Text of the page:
Tim Burton’s 1990 gothic fairy-tale is as mad as it is brilliant. It manages to be poignant, tragic and funny, often simultaneously. Johnny Depp delivers an astonishing performance as the eponymous hero, all while seemingly saying and doing very little.

I liked this movie when I was a kid but I like it even more now. Indeed, it seems to get better with every viewing.

Admittedly if you’re of a cynical disposition you could argue that a number of plot points don’t stand up to scrutiny, but this is one movie where it’s better to suspend your disbelief and enjoy the weird and wonderful world that Burton creates.

Score for Christmasishness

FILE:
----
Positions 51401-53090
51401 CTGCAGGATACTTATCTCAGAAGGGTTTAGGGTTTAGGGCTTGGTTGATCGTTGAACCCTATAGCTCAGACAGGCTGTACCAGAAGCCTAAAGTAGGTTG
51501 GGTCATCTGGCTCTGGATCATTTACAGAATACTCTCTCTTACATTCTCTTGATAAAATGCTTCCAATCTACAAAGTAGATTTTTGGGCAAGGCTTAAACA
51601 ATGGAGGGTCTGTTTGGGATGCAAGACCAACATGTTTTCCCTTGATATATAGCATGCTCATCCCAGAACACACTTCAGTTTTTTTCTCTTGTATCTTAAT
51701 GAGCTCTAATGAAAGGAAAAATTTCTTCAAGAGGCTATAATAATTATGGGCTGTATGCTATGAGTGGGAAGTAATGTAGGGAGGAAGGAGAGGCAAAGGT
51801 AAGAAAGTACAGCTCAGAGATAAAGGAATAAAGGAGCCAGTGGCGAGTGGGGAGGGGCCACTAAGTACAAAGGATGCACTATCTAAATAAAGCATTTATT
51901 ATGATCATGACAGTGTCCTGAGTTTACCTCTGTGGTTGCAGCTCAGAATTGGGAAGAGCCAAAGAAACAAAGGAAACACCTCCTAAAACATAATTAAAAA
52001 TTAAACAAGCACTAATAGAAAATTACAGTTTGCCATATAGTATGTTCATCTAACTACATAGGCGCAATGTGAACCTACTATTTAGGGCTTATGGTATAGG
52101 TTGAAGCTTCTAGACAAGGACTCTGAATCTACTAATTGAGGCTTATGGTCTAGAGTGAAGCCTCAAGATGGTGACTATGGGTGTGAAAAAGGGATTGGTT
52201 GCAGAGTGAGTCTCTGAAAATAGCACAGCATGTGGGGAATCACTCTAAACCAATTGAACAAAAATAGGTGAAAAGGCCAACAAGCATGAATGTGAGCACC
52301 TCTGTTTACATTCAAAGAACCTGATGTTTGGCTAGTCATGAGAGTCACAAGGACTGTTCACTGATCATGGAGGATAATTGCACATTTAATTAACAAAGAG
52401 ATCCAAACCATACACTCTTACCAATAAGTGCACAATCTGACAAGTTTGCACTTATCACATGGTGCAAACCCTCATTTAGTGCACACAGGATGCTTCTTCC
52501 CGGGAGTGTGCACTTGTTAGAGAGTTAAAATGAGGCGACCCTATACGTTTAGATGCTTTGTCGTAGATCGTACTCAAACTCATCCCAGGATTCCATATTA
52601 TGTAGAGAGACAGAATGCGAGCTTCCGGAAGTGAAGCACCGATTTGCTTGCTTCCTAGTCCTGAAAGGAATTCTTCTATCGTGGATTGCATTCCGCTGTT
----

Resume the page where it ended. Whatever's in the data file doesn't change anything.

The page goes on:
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Although only the last twenty minutes are specifically set at Christmas, the fairy-tale aspect of the film does augment the overall Christmasishness of the movie. Plus Edward is directly responsible for there being snow in the town. And snow always helps. So all in all it is pretty Christmas(ish) but it’s a very ‘Tim Burton’ sort of Christmas. Which isn’t necessarily the happiest of Christmases. 

 

The Third Annual James Proclaims Advent Calendar of Christmas(ish) Films – Door 17

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boat that rocked

If  yesterday’s entry, Love Actually found me conflicted over my feelings about Richard Curtis as a filmmaker, then his directorial follow-up The Boat That Rocked did little to help resolve those conflicts.